Have we always had a problem with focus and concentration, or has technology and its constant distractions played an impactful role in this rise of distracted minds of a new generation? The answer isn’t as black and white as many believe it to be, but what we all know is that with the rise of smartphones we’ve become accustomed to constant connection, entertainment, and distraction.
People joke about how these devices have become a part of us and we oftentimes hear things like:
“It’s like the phone is glued to your hand.”
You read the quote in your mom’s voice, didn’t you? We’ve become adjusted to being able to get breaking news instantaneously, instead of reading it in the morning paper or hearing about it from the evening news. We also have the ability to modify these devices to fit our exact needs and desires. Apps that represent our interests, buzz to make sure we haven’t forgotten about them. We get irrational dopamine boosts from a mere double-tap made by someone else while they’re scrolling through their feed, giving you their attention for only a few seconds.
These devices and their functions come at a cost. Outside of— internet trolls, bullying, and mental health issues spawning from social media’s exclusive metrics and design— we’ve seen the attention span of grade schoolers(5-12) and teens(13-18) drop drastically. And, while there are multiple phrases and abbreviations to reference attention difficulties around the world, we can draw one common conclusion; they’re all going up. Does this mean that we’ve always had this problem, but just now started to understand and diagnose it? Are we over-diagnosing something that is really just a reaction to technology overload and exhaustion? Or has technology and its constant distractions become a digital plague infecting the attention span of the current generation?
Throughout the technological revolution we’ve seen ADHD prevalence almost double among children and adolescents. In 2016, the National Survey of Children’s Health reported that 5.1 million Americans aged 6-17 have a current diagnosis of ADHD. This comes out to about 10% of that age group.
Although this number is hugely significant, after having lived through and then worked in education during this time period, I think that 10% is not representative of the concentration and focus difficulties we see in today’s world. It’s not only those diagnosed that are experiencing these symptoms. In their book “The Distracted Mind,” Adam Gazzaley and Larry D. Rosen writes about one of the main issues of ADHD, which is multitasking. They explain that all of our brains are limited in the ability to pay attention. “We’ve never really been able to multitask, but instead are switching rapidly between tasks, and this switching is what leads us to a worsened focus and concentration”. So the more multitasking we do, the worse our concentration will be. In Adam Gazzaley’s TEDx talk he also mentions that while lack of attention and difficulty to multitask isn’t new, technology has aggravated it. By comparing the digital revolution’s timeline with the rising ADHD statistics, we can vividly see the correlation between the two.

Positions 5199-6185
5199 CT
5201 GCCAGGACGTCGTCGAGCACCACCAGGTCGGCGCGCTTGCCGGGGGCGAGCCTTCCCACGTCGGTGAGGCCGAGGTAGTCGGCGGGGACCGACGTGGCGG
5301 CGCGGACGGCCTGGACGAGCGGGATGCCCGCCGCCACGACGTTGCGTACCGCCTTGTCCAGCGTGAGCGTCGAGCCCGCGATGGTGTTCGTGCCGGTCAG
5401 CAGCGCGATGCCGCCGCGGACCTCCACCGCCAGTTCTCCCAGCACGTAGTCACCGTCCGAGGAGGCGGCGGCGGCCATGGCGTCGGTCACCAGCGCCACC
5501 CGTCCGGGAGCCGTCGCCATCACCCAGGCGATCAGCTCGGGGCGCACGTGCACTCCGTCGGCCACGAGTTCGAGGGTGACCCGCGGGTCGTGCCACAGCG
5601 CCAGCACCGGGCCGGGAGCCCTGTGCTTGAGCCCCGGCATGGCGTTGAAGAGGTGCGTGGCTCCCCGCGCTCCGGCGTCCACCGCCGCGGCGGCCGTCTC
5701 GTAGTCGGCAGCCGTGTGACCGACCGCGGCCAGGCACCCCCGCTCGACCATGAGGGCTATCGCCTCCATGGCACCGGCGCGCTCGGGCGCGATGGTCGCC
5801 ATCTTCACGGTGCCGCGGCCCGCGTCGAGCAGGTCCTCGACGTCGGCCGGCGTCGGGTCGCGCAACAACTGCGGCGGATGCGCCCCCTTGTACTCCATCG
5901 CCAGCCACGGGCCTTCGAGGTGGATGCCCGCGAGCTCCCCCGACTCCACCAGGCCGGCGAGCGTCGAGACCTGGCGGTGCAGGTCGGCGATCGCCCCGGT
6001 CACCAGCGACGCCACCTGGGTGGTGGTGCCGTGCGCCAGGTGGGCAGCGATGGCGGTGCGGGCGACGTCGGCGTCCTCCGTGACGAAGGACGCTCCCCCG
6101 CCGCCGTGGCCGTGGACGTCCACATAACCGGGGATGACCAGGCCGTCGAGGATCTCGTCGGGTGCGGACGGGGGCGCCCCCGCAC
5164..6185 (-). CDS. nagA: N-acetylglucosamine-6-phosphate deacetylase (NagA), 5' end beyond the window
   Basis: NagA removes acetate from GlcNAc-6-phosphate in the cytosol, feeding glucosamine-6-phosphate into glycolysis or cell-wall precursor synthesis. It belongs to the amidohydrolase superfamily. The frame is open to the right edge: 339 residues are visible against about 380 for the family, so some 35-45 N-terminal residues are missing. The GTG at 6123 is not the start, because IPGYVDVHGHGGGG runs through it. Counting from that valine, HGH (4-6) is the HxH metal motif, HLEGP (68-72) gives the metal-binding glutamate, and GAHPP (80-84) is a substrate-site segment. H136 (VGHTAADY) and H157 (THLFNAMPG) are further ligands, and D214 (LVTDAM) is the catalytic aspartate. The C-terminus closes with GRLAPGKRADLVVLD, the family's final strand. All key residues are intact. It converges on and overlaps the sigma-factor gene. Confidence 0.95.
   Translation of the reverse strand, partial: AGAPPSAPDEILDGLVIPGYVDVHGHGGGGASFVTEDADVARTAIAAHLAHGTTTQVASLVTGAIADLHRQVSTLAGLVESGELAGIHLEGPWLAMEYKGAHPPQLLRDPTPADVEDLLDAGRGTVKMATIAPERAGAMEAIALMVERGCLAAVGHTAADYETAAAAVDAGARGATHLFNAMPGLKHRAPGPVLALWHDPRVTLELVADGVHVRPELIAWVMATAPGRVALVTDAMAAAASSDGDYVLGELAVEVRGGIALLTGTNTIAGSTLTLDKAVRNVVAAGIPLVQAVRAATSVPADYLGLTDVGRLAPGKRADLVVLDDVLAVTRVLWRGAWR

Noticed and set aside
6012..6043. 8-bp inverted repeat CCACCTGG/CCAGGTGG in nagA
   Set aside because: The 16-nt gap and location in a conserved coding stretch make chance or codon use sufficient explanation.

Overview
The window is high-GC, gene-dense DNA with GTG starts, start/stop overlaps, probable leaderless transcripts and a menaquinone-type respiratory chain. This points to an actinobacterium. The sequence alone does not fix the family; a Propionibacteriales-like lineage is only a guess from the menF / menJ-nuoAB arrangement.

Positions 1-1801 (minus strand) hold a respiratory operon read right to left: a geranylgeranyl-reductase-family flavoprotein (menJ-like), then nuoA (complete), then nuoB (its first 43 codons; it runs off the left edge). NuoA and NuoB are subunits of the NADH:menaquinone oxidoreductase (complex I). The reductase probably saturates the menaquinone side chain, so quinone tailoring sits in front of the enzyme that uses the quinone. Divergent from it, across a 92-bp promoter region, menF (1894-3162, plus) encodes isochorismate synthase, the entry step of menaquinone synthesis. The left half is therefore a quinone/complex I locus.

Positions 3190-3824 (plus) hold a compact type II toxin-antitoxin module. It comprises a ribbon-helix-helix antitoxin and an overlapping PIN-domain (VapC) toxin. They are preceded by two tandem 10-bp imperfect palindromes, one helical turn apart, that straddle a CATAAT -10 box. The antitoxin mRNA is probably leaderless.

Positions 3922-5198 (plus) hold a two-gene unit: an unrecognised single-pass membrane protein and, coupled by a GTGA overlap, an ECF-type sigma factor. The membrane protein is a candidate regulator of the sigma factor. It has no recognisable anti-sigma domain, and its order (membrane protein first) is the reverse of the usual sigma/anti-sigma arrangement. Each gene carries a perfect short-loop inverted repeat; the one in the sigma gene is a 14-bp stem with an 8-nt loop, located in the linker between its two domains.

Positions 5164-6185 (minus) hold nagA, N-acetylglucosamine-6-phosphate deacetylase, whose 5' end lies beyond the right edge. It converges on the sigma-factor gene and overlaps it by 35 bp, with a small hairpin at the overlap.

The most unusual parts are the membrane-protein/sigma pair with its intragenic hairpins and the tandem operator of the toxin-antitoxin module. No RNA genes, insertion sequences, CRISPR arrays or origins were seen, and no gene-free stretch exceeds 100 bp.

While smartphones are the main culprit in aggravated attention span difficulties and multitasking deprivation, the average kid today doesn’t receive a cellphone until they’re ten years old. So why are we blaming technology itself?
One has to consider that the majority of this new generation have never experienced a life without technology. Kids use, play and watch iPads, video games, and YouTube, long before they get a cellphone. So even though they might not have the actual devices distracting them in the classroom, the withdrawal from technology itself is enough to cause the disturbance.
As a countermeasure to deal with this withdrawal, schools have tried to integrate more technology into the classrooms; and while the intention is sound, the application isn’t. What’s happening now is equivalent to giving a kid the toy they want just because they’re screaming uncontrollably. This “giving-in” mentality unfortunately contributes to the belief that “kids these days are so entitled,” because just like in the store; they get what they want. What we need instead, is the proper inclusion of technology which is utilized to benefit the classes, teachers, and students.
Adam Gazzaley not only writes, but also talks about this proper inclusion in his TEDx talk. Adam’s own- and several other- companies are currently in the process of developing games and programs which utilize something called Neurofeedback through EEG technology(2nd page, 1st paragraph). What this means is that it allows them to measure and interpret a persons brain activity, specifically their emotions. While it is possible measure and interpret a variety of different brain signals which represent all kinds of emotions, we’re going to look deeper into the brain signals emitted when a person is focused. By using EEG technology together with some type of feedback mechanism, a user could see and understand when they’re focused and thus also use it to train their focus. Adam’s own company is currently in the process of seeking FDA approval for his game as a therapeutic intervention for ADHD.
To get more knowledge on the topic of EEG and its potential benefits in education, I’ve interviewed four people who work in the field: